Perhaps Phil Spector's most infamous use of his production techniques was on the Let It Be album. Spector was brought in to salvage the incomplete Let It Be, an album abandoned by The Beatles, performances from which had already appeared in several bootleg versions when the sessions were still referred to as Get Back. "The Long and Winding Road", "I Me Mine", and "Across the Universe" are often singled out by Paul McCartney, and others, as those tracks receiving the greatest amount of post-production work. The modified treatment (often misrepresented as a Wall of Sound, although neither Spector nor the Beatles used this phrase to refer to the production) and other overdubs proved controversial among fans and The Beatles themselves. Eventually, in 2003, Let It Be... Naked was released, an authorized version without Spector's additions.
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Outside of Spector's own songs, the most recognizable example of the "Wall of Sound" is heard on many classic hits recorded by The Beach Boys (e.g., "God Only Knows", "Wouldn't It Be Nice"—and especially, the psychedelic "pocket symphony" of "Good Vibrations"), for which Brian Wilson used a similar recording technique, especially during the Pet Sounds and Smile eras of the band. Wilson considers Pet Sounds to be a concept album centered around interpretations of Phil Spector's recording methods. Author Domenic Priore observed, "The Ronettes had sung a dynamic version of The Students' 1961 hit 'I'm So Young', and Wilson went right for it, but took the Wall of Sound in a different direction. Where Phil would go for total effect by bringing the music to the edge of cacophony – and therefore rocking to the tenth power – Brian seemed to prefer audio clarity. His production method was to spread out the sound and arrangement, giving the music a more lush, comfortable feel.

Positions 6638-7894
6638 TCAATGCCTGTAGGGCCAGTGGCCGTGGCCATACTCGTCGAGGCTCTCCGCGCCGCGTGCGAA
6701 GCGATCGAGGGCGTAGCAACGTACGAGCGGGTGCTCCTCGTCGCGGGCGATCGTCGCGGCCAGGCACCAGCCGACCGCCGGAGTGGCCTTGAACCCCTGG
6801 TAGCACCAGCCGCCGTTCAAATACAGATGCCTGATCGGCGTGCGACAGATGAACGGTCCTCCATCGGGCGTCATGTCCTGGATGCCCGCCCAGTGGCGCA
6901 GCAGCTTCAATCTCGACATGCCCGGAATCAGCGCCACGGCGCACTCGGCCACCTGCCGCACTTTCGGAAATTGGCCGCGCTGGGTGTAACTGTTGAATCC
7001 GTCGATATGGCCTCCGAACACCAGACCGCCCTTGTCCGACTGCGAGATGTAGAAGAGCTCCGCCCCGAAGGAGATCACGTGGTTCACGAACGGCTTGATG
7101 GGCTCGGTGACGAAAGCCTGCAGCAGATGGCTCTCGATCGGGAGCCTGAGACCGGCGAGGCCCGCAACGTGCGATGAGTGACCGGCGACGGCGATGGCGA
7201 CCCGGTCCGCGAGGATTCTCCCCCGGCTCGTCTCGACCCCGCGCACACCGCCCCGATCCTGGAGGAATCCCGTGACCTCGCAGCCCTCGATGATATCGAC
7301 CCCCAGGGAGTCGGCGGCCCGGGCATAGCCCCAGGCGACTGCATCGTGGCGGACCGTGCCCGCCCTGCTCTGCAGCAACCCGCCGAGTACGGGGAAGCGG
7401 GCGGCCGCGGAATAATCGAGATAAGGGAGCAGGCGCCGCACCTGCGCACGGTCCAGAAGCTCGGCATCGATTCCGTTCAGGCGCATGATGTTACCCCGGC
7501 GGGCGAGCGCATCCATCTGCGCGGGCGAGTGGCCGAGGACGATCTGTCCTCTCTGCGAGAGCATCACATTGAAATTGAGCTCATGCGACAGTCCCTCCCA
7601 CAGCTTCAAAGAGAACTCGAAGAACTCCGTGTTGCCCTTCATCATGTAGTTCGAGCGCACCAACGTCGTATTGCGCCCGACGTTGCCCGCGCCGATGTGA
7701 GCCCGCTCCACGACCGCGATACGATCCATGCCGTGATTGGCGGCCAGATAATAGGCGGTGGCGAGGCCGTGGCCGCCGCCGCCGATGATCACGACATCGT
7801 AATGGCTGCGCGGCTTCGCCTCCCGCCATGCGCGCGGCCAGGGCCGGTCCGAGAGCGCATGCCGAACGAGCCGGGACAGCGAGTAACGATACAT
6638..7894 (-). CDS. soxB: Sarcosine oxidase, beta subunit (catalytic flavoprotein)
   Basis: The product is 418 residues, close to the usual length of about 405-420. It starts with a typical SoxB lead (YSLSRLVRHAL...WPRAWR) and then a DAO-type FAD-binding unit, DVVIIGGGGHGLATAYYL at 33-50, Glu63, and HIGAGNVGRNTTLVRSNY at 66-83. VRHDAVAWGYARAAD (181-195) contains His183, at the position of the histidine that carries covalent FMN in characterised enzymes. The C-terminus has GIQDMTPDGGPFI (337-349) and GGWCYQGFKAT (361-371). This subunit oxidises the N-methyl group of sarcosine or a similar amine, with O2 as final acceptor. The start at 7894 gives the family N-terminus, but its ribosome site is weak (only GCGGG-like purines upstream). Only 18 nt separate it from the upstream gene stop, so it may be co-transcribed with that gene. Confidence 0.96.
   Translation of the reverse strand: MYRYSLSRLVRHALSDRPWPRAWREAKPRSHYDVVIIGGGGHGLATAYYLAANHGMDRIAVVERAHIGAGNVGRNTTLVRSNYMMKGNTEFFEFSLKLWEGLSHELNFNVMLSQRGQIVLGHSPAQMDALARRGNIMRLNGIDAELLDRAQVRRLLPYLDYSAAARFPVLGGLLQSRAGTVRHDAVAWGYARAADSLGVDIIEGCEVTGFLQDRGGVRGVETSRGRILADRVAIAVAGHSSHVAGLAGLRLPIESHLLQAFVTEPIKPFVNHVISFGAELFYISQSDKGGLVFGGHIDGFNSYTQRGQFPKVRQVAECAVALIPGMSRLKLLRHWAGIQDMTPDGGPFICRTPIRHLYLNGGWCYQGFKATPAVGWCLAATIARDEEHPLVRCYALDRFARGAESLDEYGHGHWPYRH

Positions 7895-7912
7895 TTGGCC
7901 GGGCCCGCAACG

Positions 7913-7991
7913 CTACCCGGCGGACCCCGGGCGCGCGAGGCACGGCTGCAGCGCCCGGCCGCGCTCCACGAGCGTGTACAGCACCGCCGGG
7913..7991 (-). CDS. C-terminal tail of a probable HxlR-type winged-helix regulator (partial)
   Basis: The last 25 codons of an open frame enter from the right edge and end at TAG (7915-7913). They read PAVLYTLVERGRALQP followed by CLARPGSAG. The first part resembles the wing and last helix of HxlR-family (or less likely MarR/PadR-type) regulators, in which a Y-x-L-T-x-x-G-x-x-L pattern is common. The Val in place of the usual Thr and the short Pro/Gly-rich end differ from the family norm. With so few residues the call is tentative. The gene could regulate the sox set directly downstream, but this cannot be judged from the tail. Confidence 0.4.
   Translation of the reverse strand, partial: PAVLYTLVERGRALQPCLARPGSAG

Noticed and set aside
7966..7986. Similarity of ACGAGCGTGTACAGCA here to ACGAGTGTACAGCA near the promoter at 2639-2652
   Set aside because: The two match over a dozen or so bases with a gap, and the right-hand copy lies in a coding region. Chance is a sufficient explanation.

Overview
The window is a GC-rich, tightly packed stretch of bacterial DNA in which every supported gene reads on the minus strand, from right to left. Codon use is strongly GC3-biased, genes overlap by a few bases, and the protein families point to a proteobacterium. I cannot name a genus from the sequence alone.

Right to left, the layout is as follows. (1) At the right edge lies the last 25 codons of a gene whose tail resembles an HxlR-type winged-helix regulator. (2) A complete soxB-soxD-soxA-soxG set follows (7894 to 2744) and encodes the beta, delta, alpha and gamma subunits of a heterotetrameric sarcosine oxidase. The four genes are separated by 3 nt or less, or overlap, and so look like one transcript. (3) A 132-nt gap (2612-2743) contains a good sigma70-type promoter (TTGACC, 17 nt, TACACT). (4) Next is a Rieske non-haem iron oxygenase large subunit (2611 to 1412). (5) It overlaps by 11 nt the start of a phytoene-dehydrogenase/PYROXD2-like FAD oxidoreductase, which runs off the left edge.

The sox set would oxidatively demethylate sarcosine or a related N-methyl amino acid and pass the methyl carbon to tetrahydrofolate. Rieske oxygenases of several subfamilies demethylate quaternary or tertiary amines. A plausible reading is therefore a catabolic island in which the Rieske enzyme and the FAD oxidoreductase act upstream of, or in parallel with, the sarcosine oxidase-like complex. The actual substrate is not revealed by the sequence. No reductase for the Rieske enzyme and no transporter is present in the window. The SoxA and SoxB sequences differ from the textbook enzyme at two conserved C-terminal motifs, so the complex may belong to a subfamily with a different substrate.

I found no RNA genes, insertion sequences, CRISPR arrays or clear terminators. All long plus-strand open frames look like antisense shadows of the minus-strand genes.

According to Larry Levine, "Brian was one of the few people in the music business Phil respected. There was a mutual respect. Brian might say that he learned how to produce from watching Phil, but the truth is, he was already producing records before he observed Phil. He just wasn't getting credit for it, something that in the early days, I remember really used to make Phil angry. Phil would tell anybody who listened that Brian was one of the great producers."
In 1973, British band Wizzard revived the Wall of Sound in three of their hits "See My Baby Jive", "Angel Fingers" and "I Wish It Could Be Christmas Everyday". Bruce Springsteen would also emulate the Wall of Sound in his recording of "Born to Run" (1975).
Spector's Wall of Sound is distinct from what's typically characterized as a "wall of sound", according to author Matthew Bannister. During the 1980s, "Jangle and drone plus reverberation create[d] a contemporary equivalent of Spector's 'Wall of Sound' — a massive, ringing, cavernous noise and a device used by many indie groups: Flying Nun, from Sneaky Feelings' Send You to Straitjacket Fits and the JPS Experience". He cites 1960s psychedelic and garage rock such as the Byrds' "Eight Miles High" (1966) as a primary musical influence on the movement.